For staff outcomes, we used 3-level linear mixed models. Time was modeled at the first level, staff was modeled at the second level, and facilities were modeled at the third level, which included the intervention variable. Staff outcomes were computed from available scale items unless more than 50% were missing, in which case the scale score was designated as missing.35 All missing data were imputed with maximum-likelihood and multiple-imputation techniques. We used plots and interaction terms to examine differences in the impact of CONNECT across staff roles. Intervention “dose” was modeled within intervention facilities as a continuous variable indicating the number of CONNECT intervention components that each staff member had completed (0-10).

Results

Characteristics of facilities, staff, and residents are described in Table 2. All facilities were for-profit, with a mixture of settings, payer mix, and quality ratings. Turnover among consented staff ranged from 0 to 46.4%. Residents were predominantly female (957 [53.5%]), white (1298 [72.3%]), and receiving long-term care (1022 [58.2%]); mean (SD) age was 81.9 (9.4) years. Staff represented the full range of job types, with a mean (SD) of 6.0 (6.2) years employment in the nursing home; notable differences between intervention and control facilities occurred in participation of RN staff (59 [9.0%] vs 51 [6.9%]), medical staff (10 [1.5%] vs 17 [2.3%]), and therapy staff (18 [2.7%] vs 24 [3.2%]). Staff participation is described in Figure 2; 930 (47.3%) of eligible staff completed at least 1 CONNECT activity and 567 (30.8%) completed at least 1 FALLS activity.

Surveys were completed by 1545 unique staff members, 734 (37%) and 811 (44%) of eligible staff in intervention and control facilities, respectively. Mean communication scores in intervention facilities at baseline were lower than controls in 5 of 6 scales (statistically significant difference for 3 scales). Table 3 shows the change in communication scores at 6 months attributable to CONNECT, after accounting for staff-, facility-, and patient-level covariates. CONNECT was associated with small increases in all communication measures, but the findings were significant only for communication timeliness (with an adjusted mean increase of 0.08 [SE, 0.03] points on a 5-point Likert scale; P = .02). A factor analysis confirmed that responses loaded on a single factor; thus, we performed linear mixed modeling on the weighted average on a 1-to-5 Likert scale. This showed a 0.03 (SE, 0.01)-point improvement attributable to the intervention at 6 months (P = .03), although statistical significance was lost when nesting within facilities was modeled. Interaction plots suggested that LPNs, environmental services workers, and dietary workers had greater improvements with CONNECT than other groups of workers. A higher “dose” of CONNECT (ie, number of intervention components received) was associated with small incremental increases in communication variables that were not statistically significant. Staff-level variables, especially job position, had far more impact on scores than did facility, intervention, or time. For example, nurse aides across facilities rated communication quality variables a mean of 0.14 to 0.40 points lower than RNs in 5 of 6 scales (P < .001).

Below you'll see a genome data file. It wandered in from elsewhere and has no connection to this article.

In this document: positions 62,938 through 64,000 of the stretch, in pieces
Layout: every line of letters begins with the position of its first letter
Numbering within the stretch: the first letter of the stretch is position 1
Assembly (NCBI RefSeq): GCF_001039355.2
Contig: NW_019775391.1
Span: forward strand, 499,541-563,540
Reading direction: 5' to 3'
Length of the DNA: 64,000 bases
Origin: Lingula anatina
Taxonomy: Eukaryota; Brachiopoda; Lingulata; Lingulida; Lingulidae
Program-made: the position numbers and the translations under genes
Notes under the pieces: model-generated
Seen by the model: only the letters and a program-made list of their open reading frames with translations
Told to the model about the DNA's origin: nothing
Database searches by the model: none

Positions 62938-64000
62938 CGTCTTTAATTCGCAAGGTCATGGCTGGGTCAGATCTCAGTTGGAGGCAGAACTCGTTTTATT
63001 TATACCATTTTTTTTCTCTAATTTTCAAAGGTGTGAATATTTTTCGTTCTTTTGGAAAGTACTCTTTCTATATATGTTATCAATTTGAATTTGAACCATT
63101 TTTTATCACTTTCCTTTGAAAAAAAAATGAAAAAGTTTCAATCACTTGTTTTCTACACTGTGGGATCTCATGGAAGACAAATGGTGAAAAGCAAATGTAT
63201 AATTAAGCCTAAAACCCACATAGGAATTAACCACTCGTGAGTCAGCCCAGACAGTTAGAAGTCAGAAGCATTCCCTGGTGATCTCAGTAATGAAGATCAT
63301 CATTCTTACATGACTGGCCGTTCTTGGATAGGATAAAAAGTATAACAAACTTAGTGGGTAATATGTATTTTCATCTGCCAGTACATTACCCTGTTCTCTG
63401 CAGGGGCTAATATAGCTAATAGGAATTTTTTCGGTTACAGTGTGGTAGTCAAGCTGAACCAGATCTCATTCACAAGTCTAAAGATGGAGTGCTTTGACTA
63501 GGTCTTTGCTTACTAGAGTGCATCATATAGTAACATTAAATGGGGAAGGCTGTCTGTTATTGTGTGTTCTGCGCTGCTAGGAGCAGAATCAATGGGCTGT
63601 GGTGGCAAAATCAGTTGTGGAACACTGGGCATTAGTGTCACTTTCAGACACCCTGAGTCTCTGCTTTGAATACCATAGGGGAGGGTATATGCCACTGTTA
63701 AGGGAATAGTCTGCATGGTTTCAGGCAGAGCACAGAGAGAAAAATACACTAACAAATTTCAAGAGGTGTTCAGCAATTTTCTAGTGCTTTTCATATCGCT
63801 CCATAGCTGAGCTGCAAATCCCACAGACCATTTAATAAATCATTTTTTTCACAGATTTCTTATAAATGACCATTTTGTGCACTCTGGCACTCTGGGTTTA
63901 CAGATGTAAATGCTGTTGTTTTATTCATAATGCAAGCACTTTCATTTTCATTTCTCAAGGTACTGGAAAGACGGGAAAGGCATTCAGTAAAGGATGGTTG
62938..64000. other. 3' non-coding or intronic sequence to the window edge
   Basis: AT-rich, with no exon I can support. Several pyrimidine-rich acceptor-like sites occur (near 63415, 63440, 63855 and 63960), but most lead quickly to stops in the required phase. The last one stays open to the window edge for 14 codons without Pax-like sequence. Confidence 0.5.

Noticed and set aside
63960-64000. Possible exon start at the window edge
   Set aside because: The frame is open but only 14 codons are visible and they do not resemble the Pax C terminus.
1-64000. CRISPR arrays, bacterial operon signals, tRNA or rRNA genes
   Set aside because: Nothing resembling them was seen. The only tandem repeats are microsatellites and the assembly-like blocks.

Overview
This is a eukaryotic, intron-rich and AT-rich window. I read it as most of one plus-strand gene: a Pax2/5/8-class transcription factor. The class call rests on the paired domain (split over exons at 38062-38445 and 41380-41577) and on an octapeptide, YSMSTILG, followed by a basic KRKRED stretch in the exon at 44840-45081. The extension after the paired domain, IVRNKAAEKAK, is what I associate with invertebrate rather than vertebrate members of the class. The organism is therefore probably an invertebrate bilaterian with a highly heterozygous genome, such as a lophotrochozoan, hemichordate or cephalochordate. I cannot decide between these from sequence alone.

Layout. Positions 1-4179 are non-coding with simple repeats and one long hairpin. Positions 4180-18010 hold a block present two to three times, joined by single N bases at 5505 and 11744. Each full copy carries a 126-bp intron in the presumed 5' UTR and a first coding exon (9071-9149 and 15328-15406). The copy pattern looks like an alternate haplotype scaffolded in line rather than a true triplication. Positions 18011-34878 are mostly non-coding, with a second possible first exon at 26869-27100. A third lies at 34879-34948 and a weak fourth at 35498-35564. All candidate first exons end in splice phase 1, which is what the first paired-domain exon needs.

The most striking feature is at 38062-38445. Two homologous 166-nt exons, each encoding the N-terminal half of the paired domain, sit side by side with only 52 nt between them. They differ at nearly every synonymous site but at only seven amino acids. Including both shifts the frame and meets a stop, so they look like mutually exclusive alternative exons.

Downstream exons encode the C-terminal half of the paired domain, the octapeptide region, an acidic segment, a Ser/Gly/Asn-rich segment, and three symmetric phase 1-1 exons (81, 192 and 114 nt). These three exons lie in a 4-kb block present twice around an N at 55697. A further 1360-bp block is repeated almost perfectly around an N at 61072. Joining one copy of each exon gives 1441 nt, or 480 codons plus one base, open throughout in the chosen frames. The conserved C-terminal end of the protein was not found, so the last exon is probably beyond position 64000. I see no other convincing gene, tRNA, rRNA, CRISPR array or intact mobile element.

Among residents with at least 1 fall during the observation period, median subsequent fall rates were not different between intervention and control facilities (4.06 [interquartile range {IQR}, 2.03-8.11] vs 4.06 [IQR, 2.04-8.11] falls/resident/y). Median injurious fall rates were 0 in both groups (IQR, 0-2.21 falls/resident/y in the intervention group vs 0-2.12 falls/resident/y in the control group), with a mean (SD) of 2.25 (5.45) falls/resident/y in the intervention group vs 2.07 (4.56) falls/resident/y in the control group (Table 3). Fall rates did not improve after the FALLS intervention in either group.